Recently I was sent a Delayed Food Allergy Kit from my school, Energetic Health Institute! This kit was sent from Alletess Labs as part of my tuition/education for my Holistic Nutritionist Certification. There were no symptoms (or any that I could particularly pinpoint) prior to getting my blood drawn. I have in the past dealt with gas, bloating, stomach cramps and digestive issues…but I’ve always associated this with bad eating habits and/or poor food choices. The problem was that I could never really pinpoint what types of foods irritated my digestive system. This is why the Delayed Food Allergy test was intriguing to me. I do have some known allergies and it’s mainly an allergy to cats and grass – nothing food related to my knowledge. In middle school I found out that I was allergic to cats and their dander really agitated my asthma symptoms. Around the age of 23, I had a horrible allergic reaction to cats after being around them for 24+ hours…this put me in the emergency room! Needless to say my encounters with cats are pretty slim because I simply AVOID them at all costs.
Food allergies and food sensitivities are abnormal responses to a specific food triggered by your immune system in the form of immunoglobulins, either a delayed or immediate response (IgE, IgG or IgA).
What is Immunoglobulin G (IgG)?
IgG is a type of antibody found in the blood and extracellular fluid that protects our bodies from infection (bacterial and viral). An immunoglobulin test measures the level of certain immunoglobulin (antibodies) in your blood). IgG antibodies can also detect delayed allergic reactions, reactions (inflammation) that usually occur after a few days after eating a trigger food. Here you could have 21-28 days of symptoms and you possibly wouldn’t even notice! It’s also very hard to pinpoint which food is causing you issues because of the delayed appearance of inflammation.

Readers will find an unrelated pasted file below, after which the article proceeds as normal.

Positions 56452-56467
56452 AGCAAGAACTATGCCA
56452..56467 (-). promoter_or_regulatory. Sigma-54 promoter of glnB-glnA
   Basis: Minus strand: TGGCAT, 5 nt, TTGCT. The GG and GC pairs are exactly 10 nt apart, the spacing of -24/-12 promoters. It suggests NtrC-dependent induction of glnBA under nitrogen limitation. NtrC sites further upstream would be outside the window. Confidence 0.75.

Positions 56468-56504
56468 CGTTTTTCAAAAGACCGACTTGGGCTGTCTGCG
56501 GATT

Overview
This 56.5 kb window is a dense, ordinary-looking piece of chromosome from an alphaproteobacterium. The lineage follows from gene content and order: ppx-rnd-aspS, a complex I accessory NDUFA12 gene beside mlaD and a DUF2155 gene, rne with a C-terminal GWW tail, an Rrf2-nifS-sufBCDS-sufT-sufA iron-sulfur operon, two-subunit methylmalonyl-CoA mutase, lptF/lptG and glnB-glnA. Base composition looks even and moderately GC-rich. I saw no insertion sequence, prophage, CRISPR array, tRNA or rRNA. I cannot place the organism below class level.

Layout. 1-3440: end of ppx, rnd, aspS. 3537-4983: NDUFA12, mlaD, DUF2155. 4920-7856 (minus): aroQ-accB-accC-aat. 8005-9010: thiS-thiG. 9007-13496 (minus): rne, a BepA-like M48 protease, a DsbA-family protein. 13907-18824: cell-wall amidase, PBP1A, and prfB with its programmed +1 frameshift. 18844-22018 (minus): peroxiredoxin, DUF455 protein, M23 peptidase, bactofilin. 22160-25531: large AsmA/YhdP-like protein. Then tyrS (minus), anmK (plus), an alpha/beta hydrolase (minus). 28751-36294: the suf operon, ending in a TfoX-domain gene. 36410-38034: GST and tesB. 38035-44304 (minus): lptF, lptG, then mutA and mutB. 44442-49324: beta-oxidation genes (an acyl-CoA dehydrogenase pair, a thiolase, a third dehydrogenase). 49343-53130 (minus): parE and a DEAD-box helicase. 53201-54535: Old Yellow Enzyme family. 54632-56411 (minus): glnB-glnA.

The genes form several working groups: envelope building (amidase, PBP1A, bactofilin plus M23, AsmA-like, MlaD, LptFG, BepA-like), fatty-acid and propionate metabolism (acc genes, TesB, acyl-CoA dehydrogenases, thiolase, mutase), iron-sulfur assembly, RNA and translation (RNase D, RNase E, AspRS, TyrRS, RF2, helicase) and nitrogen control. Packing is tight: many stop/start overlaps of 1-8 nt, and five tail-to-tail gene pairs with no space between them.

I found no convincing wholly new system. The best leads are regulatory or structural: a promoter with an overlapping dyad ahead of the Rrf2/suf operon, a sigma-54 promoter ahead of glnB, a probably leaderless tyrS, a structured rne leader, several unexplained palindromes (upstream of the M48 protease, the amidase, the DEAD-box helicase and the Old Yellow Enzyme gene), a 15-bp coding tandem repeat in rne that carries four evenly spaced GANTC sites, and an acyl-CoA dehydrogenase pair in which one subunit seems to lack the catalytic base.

A more classic test for food allergies is the IgE antibody test, which is a short-lived antibody involved in immediate allergic reactions. Here you would have 5-90 minutes of symptoms. Symptoms would include swelling, difficulty breathing, rash, itching skin or anaphylactic shock. Check out this comparison table from Imupro:
The specific IgG test I did with Alletess Labs was an ELISA food panel, a panel of 184 foods consumed in your typical western diet. You can see my results below:
My test results took a little less than a month and I was pretty shocked to see EGGS on there as a primary reaction! Guys, I eat EGGS every freakin’ day. Sometimes more than two eggs a day because I either bake/cook with them. Plus, there are many packaged foods I am sure that contain eggs in my house. I had about 23 food sensitivities total but most were secondary reactions (that’s a good thing)!
My gut healing protocol includes organic holistic nutrition, a few supplements, probiotics and a food elimination phase. For the level 1 reactions I will be eliminating them for 28 days and for the eggs I’ll be removing those from my diet for 56 days. I can certainly add in the level 1 reactions afterwards and I will also be monitoring the symptoms.
I’m curious to see how I feel without eggs! I have honestly only ever gave up eggs for about 21 days before, which now I realize was never long enough to really feel a difference. So I’ll be officially starting this food elimination phase next week and I’m honestly excited for the challenge. I’ve already started experimenting with an egg free, low carb chocolate chip cookie…which I will be sharing the recipe for later this week!
Are you allergic to eggs? Can you relate to my experience? Can you relate to the symptoms that I was having…that I simply brushed off as normal/common?? I’d love to hear from you in the comments!
Are you interested in learning more about becoming a Certified Holistic Nutritionist? I’m an open book 🙂
Alletess Medical Laboratory. Available Allergy Tests. Retrieved from https://foodallergy.com/tests/available-tests/.
KidsHealth. Blood Test: Immunoglobulins (IgA, IgG, IgM). Retrieved from https://kidshealth.org/en/parents/test-immunoglobulins.html.
ImuPro. OFTEN CONFUSED: IGE AND IGG FOOD ALLERGIES. Retrieved from https://imupro.com/igg-food-allergy/